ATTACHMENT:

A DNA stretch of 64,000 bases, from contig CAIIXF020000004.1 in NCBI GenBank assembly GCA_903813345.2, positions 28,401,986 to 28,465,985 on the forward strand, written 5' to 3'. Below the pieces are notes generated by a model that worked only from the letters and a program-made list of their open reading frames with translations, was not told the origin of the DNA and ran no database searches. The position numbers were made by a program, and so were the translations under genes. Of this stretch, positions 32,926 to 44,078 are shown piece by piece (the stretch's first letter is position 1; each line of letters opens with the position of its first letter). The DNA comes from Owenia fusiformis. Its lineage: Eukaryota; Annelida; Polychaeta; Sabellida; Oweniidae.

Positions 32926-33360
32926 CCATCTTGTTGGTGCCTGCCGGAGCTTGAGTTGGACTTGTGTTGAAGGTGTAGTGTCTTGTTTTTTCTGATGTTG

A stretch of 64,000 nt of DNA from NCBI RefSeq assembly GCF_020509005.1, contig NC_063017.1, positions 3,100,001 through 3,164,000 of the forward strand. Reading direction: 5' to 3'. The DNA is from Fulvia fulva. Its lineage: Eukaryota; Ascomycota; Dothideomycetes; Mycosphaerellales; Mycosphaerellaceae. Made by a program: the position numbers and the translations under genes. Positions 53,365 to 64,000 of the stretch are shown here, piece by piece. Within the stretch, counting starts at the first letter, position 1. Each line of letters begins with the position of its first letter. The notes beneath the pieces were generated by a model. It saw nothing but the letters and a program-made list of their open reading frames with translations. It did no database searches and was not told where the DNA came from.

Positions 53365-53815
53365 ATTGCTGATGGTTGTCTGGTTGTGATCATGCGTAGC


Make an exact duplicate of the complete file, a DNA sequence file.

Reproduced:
A DNA stretch of 64,000 bases, from contig CAIIXF020000004.1 in NCBI GenBank assembly GCA_903813345.2, positions 28,401,986 to 28,465,985 on the forward strand, written 5' to 3'. Below the pieces are notes generated by a model that worked only from the letters and a program-made list of their open reading frames with translations, was not told the origin of the DNA and ran no database searches. The position numbers were made by a program, and so were the translations under genes. Of this stretch, positions 32,926 to 44,078 are shown piece by piece (the stretch's first letter is position 1; each line of letters opens with the position of its first letter). The DNA comes from Owenia fusiformis. Its lineage: Eukaryota; Annelida; Polychaeta; Sabellida; Oweniidae.

Positions 32926-33360
32926 CCATCTTGTTGGTGCCTGCCGGAGCTTGAGTTGGACTTGTGTTGAAGGTGTAGTGTCTTGTTTTTTCTGATGTTG

A stretch of 64,000 nt of DNA from NCBI RefSeq assembly GCF_020509005.1, contig NC_063017.1, positions 3,100,001 through 3,164,000 of the forward strand. Reading direction: 5' to 3'. The DNA is from Fulvia fulva. Its lineage: Eukaryota; Ascomycota; Dothideomycetes; Mycosphaerellales; Mycosphaerellaceae. Made by a program: the position numbers and the translations under genes. Positions 53,365 to 64,000 of the stretch are shown here, piece by piece. Within the stretch, counting starts at the first letter, position 1. Each line of letters begins with the position of its first letter. The notes beneath the pieces were generated by a model. It saw nothing but the letters and a program-made list of their open reading frames with translations. It did no database searches and was not told where the DNA came from.

Positions 53365-53815
53365 ATTGCTGATGGTTGTCTGGTTGTGATCATGCGTAGC